Optical tweezers are a top-end research tool that employ a highly focused laser beam to trap and manipulate incredibly small particles. Once exclusive to physics, optical tweezers are now widely used to study biological systems and are perhaps best known for their role in determining DNA’s elasticity.
Arthur Ashkin first described optical tweezers in a paper in Physical Review Letters in January 1970: “Micron-sized particles have been accelerated and trapped in stable optical potential wells using only the force of radiation pressure from a continuous laser.”
Capabilities and Applications of Optical Tweezers
His optical tweezers were capable of holding microscopic particles stable in three dimensions. Ashkin, who won the Nobel Prize in Physics in 2018 for this work, predicted that similar acceleration and trapping would be possible with atoms and molecules using laser light tuned to specific optical transitions, with implications for isotope separation.
By 1986, Ashkin’s colleague Steven Chu was using optical tweezers in his work on cooling and trapping neutral atoms, work which won him a share of the Nobel Prize in Physics in 1997. By the late 1980s, optical tweezers had been utilized in biological sciences to trap tobacco mosaic virus and E. Coli in aqueous solution with no damage from the laser.
Since their inception, optical tweezers have found many uses, including in synthetic biology to construct tissue-like networks of artificial cells and to fuse synthetic membranes together; in cell sorting on the basis of a cell’s intrinsic optical characteristics; to probe the cytoskeleton, measure visco-elastic properties of biopolymers and study cell motility. They have also been utilized in research on single-molecule force measurements, to study DNA and RNA and may have uses in determining blood type or guiding sperm towards the egg in in vitro fertilization.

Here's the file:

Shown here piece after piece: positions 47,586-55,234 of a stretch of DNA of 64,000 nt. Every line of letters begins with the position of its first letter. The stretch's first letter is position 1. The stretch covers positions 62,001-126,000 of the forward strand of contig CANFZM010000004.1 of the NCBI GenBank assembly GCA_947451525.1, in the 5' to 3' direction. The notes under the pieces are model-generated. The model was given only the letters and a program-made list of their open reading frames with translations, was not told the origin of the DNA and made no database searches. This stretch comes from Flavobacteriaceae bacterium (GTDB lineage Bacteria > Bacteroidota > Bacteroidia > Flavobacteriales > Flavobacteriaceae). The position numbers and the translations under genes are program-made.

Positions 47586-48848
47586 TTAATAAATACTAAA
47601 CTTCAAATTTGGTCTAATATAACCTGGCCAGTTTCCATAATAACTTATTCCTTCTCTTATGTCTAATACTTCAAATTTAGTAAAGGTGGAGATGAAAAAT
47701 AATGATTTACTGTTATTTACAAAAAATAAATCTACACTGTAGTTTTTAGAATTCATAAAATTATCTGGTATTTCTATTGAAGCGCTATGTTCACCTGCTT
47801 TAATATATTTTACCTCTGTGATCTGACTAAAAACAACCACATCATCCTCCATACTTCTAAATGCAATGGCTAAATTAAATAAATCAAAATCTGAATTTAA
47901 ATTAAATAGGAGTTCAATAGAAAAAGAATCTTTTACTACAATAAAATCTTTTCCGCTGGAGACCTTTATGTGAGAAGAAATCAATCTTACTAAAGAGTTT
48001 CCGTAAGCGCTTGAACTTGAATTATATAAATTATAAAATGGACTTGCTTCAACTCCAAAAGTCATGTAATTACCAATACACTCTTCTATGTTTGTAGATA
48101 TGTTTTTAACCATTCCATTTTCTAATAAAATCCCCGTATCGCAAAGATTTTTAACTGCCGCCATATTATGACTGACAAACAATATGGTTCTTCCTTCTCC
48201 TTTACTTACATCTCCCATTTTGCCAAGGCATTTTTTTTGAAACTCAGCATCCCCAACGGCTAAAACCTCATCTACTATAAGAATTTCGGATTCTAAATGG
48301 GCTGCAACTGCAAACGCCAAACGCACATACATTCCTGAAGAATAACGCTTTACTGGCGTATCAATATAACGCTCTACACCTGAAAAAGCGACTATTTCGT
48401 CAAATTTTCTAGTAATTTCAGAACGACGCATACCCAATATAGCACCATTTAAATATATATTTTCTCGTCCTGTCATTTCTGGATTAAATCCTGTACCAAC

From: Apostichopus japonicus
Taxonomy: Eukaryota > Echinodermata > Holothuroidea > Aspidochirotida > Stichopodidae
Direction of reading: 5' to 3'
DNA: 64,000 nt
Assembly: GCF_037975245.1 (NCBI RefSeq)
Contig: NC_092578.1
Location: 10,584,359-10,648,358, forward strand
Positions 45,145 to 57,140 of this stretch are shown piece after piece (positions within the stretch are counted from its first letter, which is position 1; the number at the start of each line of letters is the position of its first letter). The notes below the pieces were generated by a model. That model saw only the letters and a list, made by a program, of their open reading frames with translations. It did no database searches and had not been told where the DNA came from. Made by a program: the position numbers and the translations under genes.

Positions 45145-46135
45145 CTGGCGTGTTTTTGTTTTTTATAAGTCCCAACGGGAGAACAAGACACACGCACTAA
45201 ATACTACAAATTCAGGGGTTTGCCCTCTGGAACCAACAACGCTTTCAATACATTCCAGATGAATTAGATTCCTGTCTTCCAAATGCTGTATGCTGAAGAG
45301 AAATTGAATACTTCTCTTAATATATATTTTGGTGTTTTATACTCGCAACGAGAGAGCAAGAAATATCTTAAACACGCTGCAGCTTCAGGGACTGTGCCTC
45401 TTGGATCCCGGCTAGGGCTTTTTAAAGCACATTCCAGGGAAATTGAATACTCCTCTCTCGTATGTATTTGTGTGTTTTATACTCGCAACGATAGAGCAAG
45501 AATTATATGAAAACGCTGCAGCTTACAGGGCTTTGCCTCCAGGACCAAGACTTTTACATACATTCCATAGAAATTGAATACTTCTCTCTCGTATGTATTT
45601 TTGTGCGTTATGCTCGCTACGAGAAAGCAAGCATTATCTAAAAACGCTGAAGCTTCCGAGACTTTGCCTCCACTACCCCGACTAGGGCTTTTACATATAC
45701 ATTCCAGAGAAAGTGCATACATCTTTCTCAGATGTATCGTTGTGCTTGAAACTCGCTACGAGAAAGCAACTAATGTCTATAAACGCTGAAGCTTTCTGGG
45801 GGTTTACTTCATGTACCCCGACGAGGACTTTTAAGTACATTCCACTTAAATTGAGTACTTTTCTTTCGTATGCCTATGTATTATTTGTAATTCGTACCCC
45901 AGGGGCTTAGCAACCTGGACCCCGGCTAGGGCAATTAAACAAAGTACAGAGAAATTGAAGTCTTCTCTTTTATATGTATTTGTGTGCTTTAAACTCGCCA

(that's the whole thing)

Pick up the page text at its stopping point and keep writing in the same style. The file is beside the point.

Image Credits: Block Lab at Stanford University
Fundamentals of Optical Tweezers
Optical tweezers work on the basis of momentum transfer associated with light. Light carries a momentum proportional to its energy and direction of movement, any change in direction caused by reflection or refraction leads to a change in momentum of light. Light at the center of the beam is brighter than at the edges and when it interacts with a particle the light bends. It creates a scattering force in the direction of the laser, and a gradient force in the XY plane towards the center of the beam. If the scattering force is larger than that of the reflected rays the result is a restoring force along the z-axis and a stable optical trap.
The tweezers are often built by modifying a standard optical microscope; the basic setup includes:
- A laser, normally neodymium-doped yttrium aluminum garnet (Nd:YAG)
- A beam expander
- Optics to steer the beam location in the sample plane
- High-quality microscope objective and condenser to create a trap in the sample plane
- Position detector to measure beam displacement
- Microscope illumination source coupled to a camera.
The tool is able to manipulate nanometer and micron-sized dielectric particles by exerting extremely small forces via the highly focused laser. The laser beam is focused by the microscope objective to a spot in the sample plane; this spot creates an optical trap which can hold a small particle in the canter. The particle is pushed by the momentum from the laser beam and trapped by gradient forces of the beam’s refracted light. Trapping forces upon the particle include light-scattering and gradient forces due to the particle’s interaction with the light. These forces act against thermal fluctuations and in biological samples, motility.
In practice, optical tweezers are expensive and often need to be custom built. Although they might start with a commercial optical microscope, they have extensive add-ons to turn them into the sensitive tools they need to be.
Optical tweezers have advanced from a simple tool to manipulate micron-sized objects to an exceedingly sophisticated device under computer control which can measure displacement and forces with high accuracy and exactness.
Sources and Further Reading